Birth order effects on young students’ academic achievement
We examine birth order effects on academic achievement for ten-year-old students using data for the entire population of fifth graders in Norway 2007/2008. The analysis thus adds to a thin empirical literature focusing on birth order effects among young children. We find that being firstborn confers a significant advantage in families with two, three and four children. The analysis makes two other contributions. First, we provide evidence that unless mother's age at childbirth is included among the control variables, only small and imprecise birth order effects are revealed in families with low socioeconomic status. Second, we provide some evidence that the birth order effects differ across families with highly educated and less educated mothers, which lend support to the resource dilution model over the confluence model.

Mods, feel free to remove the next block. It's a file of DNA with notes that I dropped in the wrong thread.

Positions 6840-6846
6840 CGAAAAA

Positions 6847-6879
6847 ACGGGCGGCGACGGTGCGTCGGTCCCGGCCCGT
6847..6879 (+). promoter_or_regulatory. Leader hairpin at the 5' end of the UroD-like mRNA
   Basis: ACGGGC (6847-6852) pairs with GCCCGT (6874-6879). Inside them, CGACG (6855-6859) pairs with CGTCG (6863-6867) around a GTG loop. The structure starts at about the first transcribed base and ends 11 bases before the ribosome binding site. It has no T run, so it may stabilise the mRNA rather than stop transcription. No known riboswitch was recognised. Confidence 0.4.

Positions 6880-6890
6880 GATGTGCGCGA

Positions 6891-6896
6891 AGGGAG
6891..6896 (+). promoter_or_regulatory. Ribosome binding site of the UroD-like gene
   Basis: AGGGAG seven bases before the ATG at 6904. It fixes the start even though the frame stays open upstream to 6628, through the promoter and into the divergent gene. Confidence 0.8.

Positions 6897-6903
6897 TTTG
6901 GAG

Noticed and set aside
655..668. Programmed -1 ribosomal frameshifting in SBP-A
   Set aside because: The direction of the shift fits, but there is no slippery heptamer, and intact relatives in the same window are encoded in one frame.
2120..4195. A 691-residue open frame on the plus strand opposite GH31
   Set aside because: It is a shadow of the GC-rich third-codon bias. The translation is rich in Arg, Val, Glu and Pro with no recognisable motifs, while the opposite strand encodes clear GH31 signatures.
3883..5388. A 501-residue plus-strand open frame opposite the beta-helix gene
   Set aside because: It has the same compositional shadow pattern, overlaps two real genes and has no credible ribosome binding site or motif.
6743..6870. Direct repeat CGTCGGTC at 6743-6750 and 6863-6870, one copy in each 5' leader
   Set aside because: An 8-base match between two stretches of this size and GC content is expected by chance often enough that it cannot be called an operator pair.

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Volume (Year): 40 (2011)
Issue (Month): 6 ()
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- Alison Booth & Hiau Kee, 2009.
"Birth order matters: the effect of family size and birth order on educational attainment,"
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- Datcher-Loury, Linda, 1988. "Effects of Mother's Home Time on Children's Schooling," The Review of Economics and Statistics, MIT Press, vol. 70(3), pages 367-373, August.
- Joseph Price, 2008. "Parent-Child Quality Time: Does Birth Order Matter?," Journal of Human Resources, University of Wisconsin Press, vol. 43(1). Full references (including those not matched with items on IDEAS)
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